Benvenuto Cellini

When the curtain rises
we see a modern city at night: the heroine Teresa (who loves the great sculptor
Cellini, and despises the poor sculptor Fieramosca, whom her father, the papal
treasurer, wishes her to marry) has a perfume advertisement in front of her
face; this ad turns out to be the back of Paris Match magazine, whose
cover speculates that Cellini is a drug abuser. It seems that the opera is
going to concern product placement, though this turns out not to be quite true.
Then Teresa’s (mute) servants enter: the male servant is a robot that
seems made of a refrigerator case into which two auto headlights are set for
eyes, and a radiator grill set for a mouth; the female servant is a pink metal
contraption with a conical head. As Teresa sings her lovesick aria, the female
servant paints Teresa’s nails and shaves her armpits while the male
servant turns out to be a huge vacuum cleaner. After her father glowers at her
with a shotgun, Cellini, a charismatic tattooed fellow in jeans and a leather
jacket, steps off a helicopter onto the roof. Only a few minutes have yet gone

A review printed on the back of the DVD notes, correctly, the resemblances
to Batman and to Metropolis. The Metropolis suggestion is quite overt, since
Ascanio, Cellini’s henchman and assistant, is a gold gynoid (or
android—sex is ambiguous here) straight out of Fritz Lang’s movie,
although with a few up-to-date touches—the back of his head is full of
transistors and wires. But I think that the range of reference is far cheesier
than the reviewer suggests. The pink conehead maid is straight out of Judy
Jetson’s household; the male servant alludes to low-budget science
fiction, on the order of the TV show Lost in Space. In the carnival
scene, there are everywhere allusions to cartoons: we see costumes that suggest
Bugs Bunny and Donald Duck and Donald’s nephews Huey, Dewey, and Louie. A
big dynamite detonator is so clearly derived from Roadrunner cartoons that it
might as well have The Acme Company printed on it. Zippy the Pinhead seems to
inspire certain details, but I’m not sure that Stˆlzl is likely to know
this semi-underground cartoon.

But despite all the sci-fi paraphernalia, even including ray-guns, there is
a distinct retro look. Riveted girders are on display; the popemobile is a
1930s roadster with a big glowing cross as the hood ornament. Smokestacks
continually emit steam, and indeed this may be the first steampunk opera

It is easy to ridicule this—Stˆlzl certainly intends this ridiculous
production to be ridiculed. But almost in spite of myself I enjoyed it, and I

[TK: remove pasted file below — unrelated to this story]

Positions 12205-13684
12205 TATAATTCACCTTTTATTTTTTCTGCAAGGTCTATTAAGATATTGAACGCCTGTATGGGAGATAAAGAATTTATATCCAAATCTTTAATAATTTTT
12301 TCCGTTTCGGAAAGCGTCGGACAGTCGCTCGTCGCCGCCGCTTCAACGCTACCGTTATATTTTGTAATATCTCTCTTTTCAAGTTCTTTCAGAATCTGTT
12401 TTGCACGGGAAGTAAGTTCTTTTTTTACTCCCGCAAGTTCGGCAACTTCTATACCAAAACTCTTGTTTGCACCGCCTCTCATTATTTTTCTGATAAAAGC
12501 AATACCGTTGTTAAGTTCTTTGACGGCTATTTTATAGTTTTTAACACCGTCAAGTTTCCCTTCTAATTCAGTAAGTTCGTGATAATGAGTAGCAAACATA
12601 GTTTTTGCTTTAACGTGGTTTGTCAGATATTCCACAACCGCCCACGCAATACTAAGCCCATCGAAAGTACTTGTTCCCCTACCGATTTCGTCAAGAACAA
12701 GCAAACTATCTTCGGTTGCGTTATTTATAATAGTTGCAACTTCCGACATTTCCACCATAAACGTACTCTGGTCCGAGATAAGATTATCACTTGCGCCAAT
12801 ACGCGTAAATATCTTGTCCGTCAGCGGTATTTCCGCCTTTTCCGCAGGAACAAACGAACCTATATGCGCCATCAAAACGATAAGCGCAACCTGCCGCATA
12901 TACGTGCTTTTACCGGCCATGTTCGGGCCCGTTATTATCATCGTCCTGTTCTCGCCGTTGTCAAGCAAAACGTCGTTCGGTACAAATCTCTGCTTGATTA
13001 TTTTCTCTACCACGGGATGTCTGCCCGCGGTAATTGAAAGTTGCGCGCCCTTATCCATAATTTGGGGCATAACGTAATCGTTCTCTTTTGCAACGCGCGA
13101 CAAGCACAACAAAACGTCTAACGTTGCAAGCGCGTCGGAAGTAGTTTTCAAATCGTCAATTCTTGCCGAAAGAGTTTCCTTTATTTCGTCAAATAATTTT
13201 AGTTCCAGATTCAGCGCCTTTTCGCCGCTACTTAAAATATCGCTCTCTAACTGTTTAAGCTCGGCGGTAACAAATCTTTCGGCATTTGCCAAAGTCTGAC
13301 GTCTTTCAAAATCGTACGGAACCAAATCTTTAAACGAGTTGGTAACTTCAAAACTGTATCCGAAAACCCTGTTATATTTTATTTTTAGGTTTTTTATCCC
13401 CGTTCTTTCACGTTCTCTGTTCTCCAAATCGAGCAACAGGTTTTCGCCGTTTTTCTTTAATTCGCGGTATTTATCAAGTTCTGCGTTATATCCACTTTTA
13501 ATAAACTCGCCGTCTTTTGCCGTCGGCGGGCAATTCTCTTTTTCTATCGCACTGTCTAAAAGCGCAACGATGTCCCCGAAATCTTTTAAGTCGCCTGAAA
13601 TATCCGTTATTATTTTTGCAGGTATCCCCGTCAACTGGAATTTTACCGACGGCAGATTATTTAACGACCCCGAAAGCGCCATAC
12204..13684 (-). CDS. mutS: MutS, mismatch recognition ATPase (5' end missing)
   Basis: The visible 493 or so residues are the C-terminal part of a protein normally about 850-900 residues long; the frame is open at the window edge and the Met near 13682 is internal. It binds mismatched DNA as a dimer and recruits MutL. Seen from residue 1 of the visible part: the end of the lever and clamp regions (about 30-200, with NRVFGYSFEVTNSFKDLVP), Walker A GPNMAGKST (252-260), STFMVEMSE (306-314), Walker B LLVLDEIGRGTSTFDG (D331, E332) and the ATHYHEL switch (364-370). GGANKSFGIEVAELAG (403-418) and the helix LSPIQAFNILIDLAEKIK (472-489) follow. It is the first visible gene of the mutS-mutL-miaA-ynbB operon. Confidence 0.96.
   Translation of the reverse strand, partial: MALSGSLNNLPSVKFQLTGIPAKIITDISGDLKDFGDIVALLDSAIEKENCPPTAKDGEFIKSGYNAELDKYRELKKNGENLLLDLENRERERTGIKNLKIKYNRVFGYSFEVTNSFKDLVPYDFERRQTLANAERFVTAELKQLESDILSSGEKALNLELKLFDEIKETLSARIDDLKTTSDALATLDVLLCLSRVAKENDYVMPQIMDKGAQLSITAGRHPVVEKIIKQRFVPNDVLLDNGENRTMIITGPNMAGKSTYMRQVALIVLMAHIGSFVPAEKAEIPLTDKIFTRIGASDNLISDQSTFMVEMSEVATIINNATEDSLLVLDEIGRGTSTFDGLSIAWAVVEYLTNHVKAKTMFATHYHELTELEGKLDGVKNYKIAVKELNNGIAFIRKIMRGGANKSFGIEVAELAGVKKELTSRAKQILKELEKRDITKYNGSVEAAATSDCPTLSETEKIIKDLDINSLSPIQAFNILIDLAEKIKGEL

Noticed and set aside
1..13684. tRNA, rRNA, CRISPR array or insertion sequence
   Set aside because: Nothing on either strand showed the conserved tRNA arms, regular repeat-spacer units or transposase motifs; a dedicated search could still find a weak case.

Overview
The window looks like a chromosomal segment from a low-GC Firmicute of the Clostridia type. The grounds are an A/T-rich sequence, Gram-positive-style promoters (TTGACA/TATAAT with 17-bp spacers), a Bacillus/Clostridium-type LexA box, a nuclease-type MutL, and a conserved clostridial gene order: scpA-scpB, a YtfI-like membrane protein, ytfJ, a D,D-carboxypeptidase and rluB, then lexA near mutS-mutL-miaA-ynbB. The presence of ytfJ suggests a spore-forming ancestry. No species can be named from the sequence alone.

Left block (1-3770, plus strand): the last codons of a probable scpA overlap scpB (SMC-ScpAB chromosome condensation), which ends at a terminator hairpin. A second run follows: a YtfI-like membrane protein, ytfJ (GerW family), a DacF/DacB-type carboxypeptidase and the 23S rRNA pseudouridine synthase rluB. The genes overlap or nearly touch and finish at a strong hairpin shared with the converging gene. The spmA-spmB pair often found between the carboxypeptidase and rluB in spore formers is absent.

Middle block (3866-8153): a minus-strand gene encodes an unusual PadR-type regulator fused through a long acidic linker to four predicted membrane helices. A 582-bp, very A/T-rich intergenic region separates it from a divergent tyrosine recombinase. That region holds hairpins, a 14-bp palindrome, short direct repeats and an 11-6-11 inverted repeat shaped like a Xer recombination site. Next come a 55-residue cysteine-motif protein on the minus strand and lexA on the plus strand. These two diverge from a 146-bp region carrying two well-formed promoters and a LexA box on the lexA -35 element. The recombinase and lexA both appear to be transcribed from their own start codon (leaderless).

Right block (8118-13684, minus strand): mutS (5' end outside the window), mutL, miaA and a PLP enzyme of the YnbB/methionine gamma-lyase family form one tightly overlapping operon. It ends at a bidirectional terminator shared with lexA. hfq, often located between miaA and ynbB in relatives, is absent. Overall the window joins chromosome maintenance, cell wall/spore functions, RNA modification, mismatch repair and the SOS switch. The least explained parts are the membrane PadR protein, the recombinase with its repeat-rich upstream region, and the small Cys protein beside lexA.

think I know why. This is an opera about creativity: the drama concerns
Cellini’s difficulties in forging his great statue of Perseus; Berlioz
tried hard to limn the artistic personality—reckless, sexy, dangerous to
the point of committing murder—that could create such a masterpiece. I
suspect that Stˆlzl tried to imitate this sort of reckless, sexy, dangerous
creativity, though the results are usually diffuse. Most focused is his
treatment of the robot Ascanio, who becomes a sort of Galatea to
Pygmalion-Cellini. Stˆlzl has Cellini give him (her) a passionate kiss, in
defiance of the rules of trousers roles, but here not just a transvestism of
the sexes, but a transvestism between the quick and the dead. At one point
Ascanio’s severed head sings an aria, as his headless body dances around,
as if he were a kind of avatar of Cellini, in danger of being hanged; and,
during the casting of the Perseus, Ascanio tosses part of his body into the
furnace, to contribute metal to the dangerously low supply. The sexual element
is strong: Cellini fondles Teresa’s breasts; some servants spray
Fieramosca’s groin with a fire extinguisher; in the satirical carnival
show, the puppet representing the nitwit ninny Fieramosca has a huge balloon
phallus, finally popped by one of the revelers. Berlioz himself was a kind of
steampunk composer, whose harmonic daring and avant-garde urgency of expression
was combined with certain (sometimes ironically) retrograde elements, such as
the division of the action into set numbers, in some sense a throwback to a
pre-Gluckian way of constructing an opera.

The conductor, Valery Gergiev, is about perfect, all impetuousness and
finesse and control. The singing is a little less good: best is Maija
Kovaleska, the Teresa, a flashy and, despite her mugging, a compelling actress,
with a clear vibrant voice that can be caressing but tends to a slight
blowsiness; Burkhard Fritz, the Cellini, has a potent stage presence, but an
inelegant and uningratiating voice. Even the Fieramosca, Laurent Naouri, who
knows everything about French classical style, is guilty of some lunging, as if
the fake meretriciousness (if meretriciousness can be faked) had entered his
soul. But I suspect that everyone involved had a great deal of fun.

Daniel Albright


image_description=Hector Berlioz: Benvenuto Cellini
product_title=Hector Berlioz: Benvenuto Cellini
product_by=Benvenuto Cellini: Burkhard Fritz; Teresa: Maija Kovalevska; Fieramosca: Laurent Naouri; Giacomo Balducci: Brindley Sherratt; Pope Clemens VII: Mikhail Petrenko; Ascanio: Kate Aldrich; Francesco: Xavier Mas; Bernardino: Roberto Tagliavini; Pompeo: Adam Plachetka; Innkeeper: Sung-Keun Park. Vienna State Opera Chorus. Vienna Philharmonic Orchestra (chorus master: Andreas Sch¸ller). Valery Gergiev, conductor. Philipp Stˆlzl, stage director and stage designer. Kathi Maurer, costume design. Duane Schuler, lighting design. Mara Kurotschka, choreographer. Filmed at the Grofles Festspielhaus, Salzburg, 5, 10 and 15 August 2007.
product_id=Naxos NBD0006 [Blu-Ray]